Richard Russell is bullish. While there’s more money sloshing about than he has ever seen in his 88 years of living on this planet and the treasury market has evolved into the biggest bubble in the history of the world, his studies are bullish and the Fed seems to have the Treasury Market well in hand. Despite all this he is still a chronic worrier which is probably a good thing for the rest of us.
Here is one of the latest clips from one of his letters that makes a pretty interesting read:
To be honest, I’m outright bullish on the market myself. Strange, I woke up Sunday morning with this dream. Bear markets are meant to clean out the financial garbage, and put the fear of God into investors and politicians. The crash of 2008-09 failed to do that, mainly because the Fed stepped in and reputedly saved the US and the world from disaster.
Furthermore, bear markets are supposed to put the fear of God into just about everyone. The crash of 2008-09 failed to dampen the speculative ardor of a good many investors. Here we are, about 5 years after the 2008-09 crash, and speculative juices are back again.
Here’s my fantasy — the stock market opens one morning, and there are absolutely no bids. Unexplainably, everyone is frightened at the same time, and everyone decides to wait to see how the market opens. Finally, a few bids come in, and the Dow opens down 400 points. There is a minute of shocked indecision, and suddenly the NYSE is flooded with sell orders.
What happened to the people who had fat paper profits? They were going to sell if the market backed off maybe 50 or 60 points from its record highs. Their strategy didn’t work, not with a market where the Dow opened down 400 points. And that’s where my absurd fantasy ended.
But the reality is that my studies continue to look OK. I’m bullish, although I’m still an incurable worrier. One more thing. The Treasury bond market has evolved into the biggest financial bubble in history. But the Fed has the Treasury market well in hand. So why worry about bonds?
Ed Note: Richard didn’t enclose this Bond Chart, but it is pretty clear where yields were in of 2010 and that they have been improving since then.
Yesterday’s NY Times featured a page 1 story on the incredible luxury-building boom in the City. Evidently, super-luxury housing in NYC is less expensive than it is in London or Hong Kong.
The new 432 Park Avenue super-luxury building will be the tallest residential building in the Western hemisphere. Already the penthouse has been sold for a cool $95 million. Who’s buying these insanely priced apartments? Mostly foreigners who want to establish “getaway” residences, “just in case.”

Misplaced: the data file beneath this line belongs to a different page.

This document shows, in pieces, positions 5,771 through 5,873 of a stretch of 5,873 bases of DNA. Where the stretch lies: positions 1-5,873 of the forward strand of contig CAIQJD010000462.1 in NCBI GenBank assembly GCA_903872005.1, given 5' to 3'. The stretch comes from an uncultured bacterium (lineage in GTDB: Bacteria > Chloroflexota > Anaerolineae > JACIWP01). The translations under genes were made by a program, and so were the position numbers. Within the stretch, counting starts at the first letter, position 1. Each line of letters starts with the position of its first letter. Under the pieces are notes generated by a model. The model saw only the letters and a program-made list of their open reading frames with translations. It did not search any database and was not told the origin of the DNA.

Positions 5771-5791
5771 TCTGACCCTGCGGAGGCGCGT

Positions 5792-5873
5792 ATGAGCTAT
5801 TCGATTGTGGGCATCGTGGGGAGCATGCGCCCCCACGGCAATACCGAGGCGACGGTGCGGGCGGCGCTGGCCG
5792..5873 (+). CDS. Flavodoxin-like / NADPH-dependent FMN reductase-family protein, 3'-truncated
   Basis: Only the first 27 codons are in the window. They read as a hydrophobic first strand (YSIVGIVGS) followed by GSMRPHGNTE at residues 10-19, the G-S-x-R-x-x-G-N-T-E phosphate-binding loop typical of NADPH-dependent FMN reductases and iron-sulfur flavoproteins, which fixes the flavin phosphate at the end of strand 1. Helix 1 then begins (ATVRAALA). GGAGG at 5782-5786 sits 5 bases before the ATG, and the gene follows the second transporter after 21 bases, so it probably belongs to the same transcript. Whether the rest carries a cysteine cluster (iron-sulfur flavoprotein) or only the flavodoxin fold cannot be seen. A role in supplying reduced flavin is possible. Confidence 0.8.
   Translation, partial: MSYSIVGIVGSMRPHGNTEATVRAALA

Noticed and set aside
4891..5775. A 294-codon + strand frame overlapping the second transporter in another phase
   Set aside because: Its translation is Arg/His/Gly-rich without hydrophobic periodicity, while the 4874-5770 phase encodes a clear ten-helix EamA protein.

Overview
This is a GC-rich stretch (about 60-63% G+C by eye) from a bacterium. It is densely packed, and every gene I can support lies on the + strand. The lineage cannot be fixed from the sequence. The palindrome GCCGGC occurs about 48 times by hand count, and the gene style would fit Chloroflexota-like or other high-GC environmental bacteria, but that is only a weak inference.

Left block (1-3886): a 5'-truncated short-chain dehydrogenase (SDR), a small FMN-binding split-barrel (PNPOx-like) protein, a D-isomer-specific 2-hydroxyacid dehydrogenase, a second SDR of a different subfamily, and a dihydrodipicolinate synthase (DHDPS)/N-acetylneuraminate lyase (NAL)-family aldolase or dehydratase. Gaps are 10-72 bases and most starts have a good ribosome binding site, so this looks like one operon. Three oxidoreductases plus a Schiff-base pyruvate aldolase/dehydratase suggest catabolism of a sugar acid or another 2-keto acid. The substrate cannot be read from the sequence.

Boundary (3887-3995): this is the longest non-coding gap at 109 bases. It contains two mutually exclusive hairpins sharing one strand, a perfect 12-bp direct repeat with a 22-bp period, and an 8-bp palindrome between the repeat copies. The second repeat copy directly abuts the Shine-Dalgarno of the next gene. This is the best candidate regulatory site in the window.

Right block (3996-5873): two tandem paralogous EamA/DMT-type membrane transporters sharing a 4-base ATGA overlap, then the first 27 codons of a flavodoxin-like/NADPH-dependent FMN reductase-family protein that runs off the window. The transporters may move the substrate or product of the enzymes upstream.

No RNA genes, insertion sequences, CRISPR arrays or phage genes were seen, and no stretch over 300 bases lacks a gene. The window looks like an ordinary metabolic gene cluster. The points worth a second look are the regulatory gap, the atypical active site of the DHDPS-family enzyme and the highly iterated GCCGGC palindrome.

Other super-luxury buildings are springing up all over NYC. Said one real estate agent, “It’s not location that is so important, it’s all about bigness and pure luxury.” A builder states, “It’s all about helicopter views.” When a person puts $95 million into a New York penthouse, he’s putting his money into an object of tangible value.
But what happens if times get tough? The cost of carrying that penthouse becomes prohibitive. The penthouse is not moveable. Thus paying $95 million for a penthouse is a risky play, and you have to hope that underlying conditions don’t change. Ironically, the same article in the Times states that the median family income in NYC has fallen 8% since 2008.
In the same issue of the Times there appears an ad for two vintage Patek Philippe wrist watches. One is offered for $250,000, the other is priced at $1,200,000.
Russell comment — I’ve never seen so much money being sloshed about. Nor have I ever seen so much news of corruption and criminal activity. Maybe the media is just doing a more thorough reporting job than ever before.
I must admit that I am fascinated with the current stock market. I feel that I am almost daring the market to push higher. And yet, with it all, I don’t see any indications of danger in my studies. If this market does top out, it will top out without any of the usual signs of trouble. Until then, I remain bullish. After all, I’ve never seen a market turn down on its own with no signs of danger prior to the top-out.
“I think the gold miners will fly once gold gets over 1500. This crunch job on gold is the crudest manipulation job I’ve ever seen.
The Fed wants to kill all signs of inflation to hide the damage they’re doing to the middle class. First the Fed leaves food and energy out of the CPI, and then they get the Labor Department to lie about the figures. Their last trick — smash the price of gold and silver. What are they going to do when the bond market (fearful of inflation) collapses? You can’t fool all of the people all of the time.”
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